Before You Begin

  1. If you have not already done so, create a Linode account and Compute Instance. See our Getting Started with Linode and Creating a Compute Instance guides.

  2. Follow our Setting Up and Securing a Compute Instance guide to update your system. You may also wish to set the timezone, configure your hostname, create a limited user account, and harden SSH access.

The steps in this guide are written for non-root users. Commands that require elevated privileges are prefixed with sudo. If you are not familiar with the sudo command, see the Linux Users and Groups guide.

Install Dust

There are three main ways of installing Dust. Either use the Cargo or Homebrew package managers or download a release and unzip it. The following commands are geared towards Ubuntu users but are generally applicable for all Linux distributions.

Install dust Using Cargo

The easiest way to install Dust is by using the Cargo utility. Cargo is the package manager for Rust, a popular high-performance programming language. If Rust is already installed on the system, then Cargo is installed too. If not, Cargo can be installed as a stand-alone application by using apt.

  1. Ensure the system is fully updated using the instructions in the Before You Begin section. Install Cargo using apt.

     sudo apt install cargo
  2. Use the --version option to verify the release and confirm Cargo has been installed correctly.

     cargo --version
    cargo 1.51.0
  3. Use Cargo to install dust. Cargo confirms the application has been installed and also provides a warning about the path variable.

     cargo install du-dust
       Installed package `du-dust v0.7.0` (executable `dust`)
  4. To run Dust from anywhere without specifying the full pathname to the binary, add it to your .bashrc file. Open this file in any text editor.

     vi ~/.bashrc
  5. Add the following line to the end of the file.

    File: ~/.bashrc
    export PATH=$PATH:$HOME/.cargo/bin
  6. Source the .bashrc file to apply the changes.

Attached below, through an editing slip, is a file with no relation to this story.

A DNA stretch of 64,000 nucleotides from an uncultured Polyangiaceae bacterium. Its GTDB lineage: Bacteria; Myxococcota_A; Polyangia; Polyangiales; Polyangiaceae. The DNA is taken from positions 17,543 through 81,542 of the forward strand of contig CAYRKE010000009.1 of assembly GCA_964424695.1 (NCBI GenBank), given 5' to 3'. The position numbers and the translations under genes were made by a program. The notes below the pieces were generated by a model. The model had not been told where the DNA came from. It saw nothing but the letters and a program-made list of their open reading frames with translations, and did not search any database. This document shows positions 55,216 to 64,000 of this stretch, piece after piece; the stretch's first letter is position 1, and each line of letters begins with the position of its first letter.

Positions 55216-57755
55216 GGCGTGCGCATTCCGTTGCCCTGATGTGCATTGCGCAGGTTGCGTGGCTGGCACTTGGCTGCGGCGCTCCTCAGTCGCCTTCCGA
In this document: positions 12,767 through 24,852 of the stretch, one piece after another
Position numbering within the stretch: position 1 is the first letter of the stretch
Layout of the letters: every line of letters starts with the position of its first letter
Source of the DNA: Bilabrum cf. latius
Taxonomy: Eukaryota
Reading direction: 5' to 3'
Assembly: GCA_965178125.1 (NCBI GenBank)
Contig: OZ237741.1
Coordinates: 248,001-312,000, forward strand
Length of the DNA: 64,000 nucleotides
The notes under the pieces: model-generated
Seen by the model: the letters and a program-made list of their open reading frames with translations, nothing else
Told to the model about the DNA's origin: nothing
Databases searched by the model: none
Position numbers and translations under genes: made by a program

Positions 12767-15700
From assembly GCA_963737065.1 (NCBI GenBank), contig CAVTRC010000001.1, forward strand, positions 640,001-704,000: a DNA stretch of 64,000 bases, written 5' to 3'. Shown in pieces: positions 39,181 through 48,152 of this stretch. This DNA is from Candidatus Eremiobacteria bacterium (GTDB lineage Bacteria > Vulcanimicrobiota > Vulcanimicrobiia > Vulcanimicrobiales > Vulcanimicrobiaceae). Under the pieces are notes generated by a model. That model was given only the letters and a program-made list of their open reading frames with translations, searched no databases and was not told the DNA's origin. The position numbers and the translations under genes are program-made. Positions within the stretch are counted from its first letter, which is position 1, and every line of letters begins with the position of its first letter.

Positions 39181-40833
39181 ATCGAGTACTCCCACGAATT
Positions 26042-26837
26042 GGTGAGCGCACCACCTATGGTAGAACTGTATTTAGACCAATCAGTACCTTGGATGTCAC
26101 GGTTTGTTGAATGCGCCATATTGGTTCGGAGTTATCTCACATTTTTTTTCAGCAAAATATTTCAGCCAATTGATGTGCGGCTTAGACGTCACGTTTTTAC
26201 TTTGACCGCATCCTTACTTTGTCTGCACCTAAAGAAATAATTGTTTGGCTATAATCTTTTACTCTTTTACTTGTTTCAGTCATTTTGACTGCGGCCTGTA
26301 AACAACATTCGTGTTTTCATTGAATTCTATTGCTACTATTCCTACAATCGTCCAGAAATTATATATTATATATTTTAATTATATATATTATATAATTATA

source ~/.bashrc
  7. To verify the installation, use the -V flag to see what release of Dust is installed. If there is an error, ensure you have updated the ~/.bashrc file correctly.

     dust -V
    Dust 0.7.0

Install dust Using Homebrew

Dust can also be installed using Homebrew. Homebrew is a package manager that installs new programs into their own directory and adds the appropriate link to the /usr/local directory. This eliminates the requirement to edit the .bashrc file. To install dust using Homebrew, follow the instructions below.

  1. If Homebrew is not already installed, download and install it using the following command. The installation program allows you to install the program either in its own directory or in your user directory.

     /bin/bash -c "$(curl -fsSL"
  2. Add the Homebrew executable to your profile. Substitute your username for userid in the first command below.

     echo 'eval "$(/home/linuxbrew/.linuxbrew/bin/brew shellenv)"' >> /home/userid/.profile
     eval "$(/home/linuxbrew/.linuxbrew/bin/brew shellenv)"
  3. (Optional) Homebrew recommends installing the build-essential package to enhance functionality.

     sudo apt-get install build-essential
  4. Install gcc to avoid warnings and errors.

     brew install gcc
  5. To verify Homebrew is installed and working properly, use the brew doctor command.

    To see all of the Homebrew commands, use the brew help command.
     brew doctor
    Your system is ready to brew.
  6. Install dust using Homebrew.

     brew tap tgotwig/linux-dust && brew install dust
  7. To verify the installation, use the -V flag to see what release of Dust is installed.

     dust -V
    Dust 0.7.0
    Homebrew can also be used on the macOS. To install Homebrew on a Mac, see the Homebrew page for instructions. To install dust on a Mac using Homebrew, use brew install dust. The tap command is not necessary for macOS.

Install dust from an Executable File Download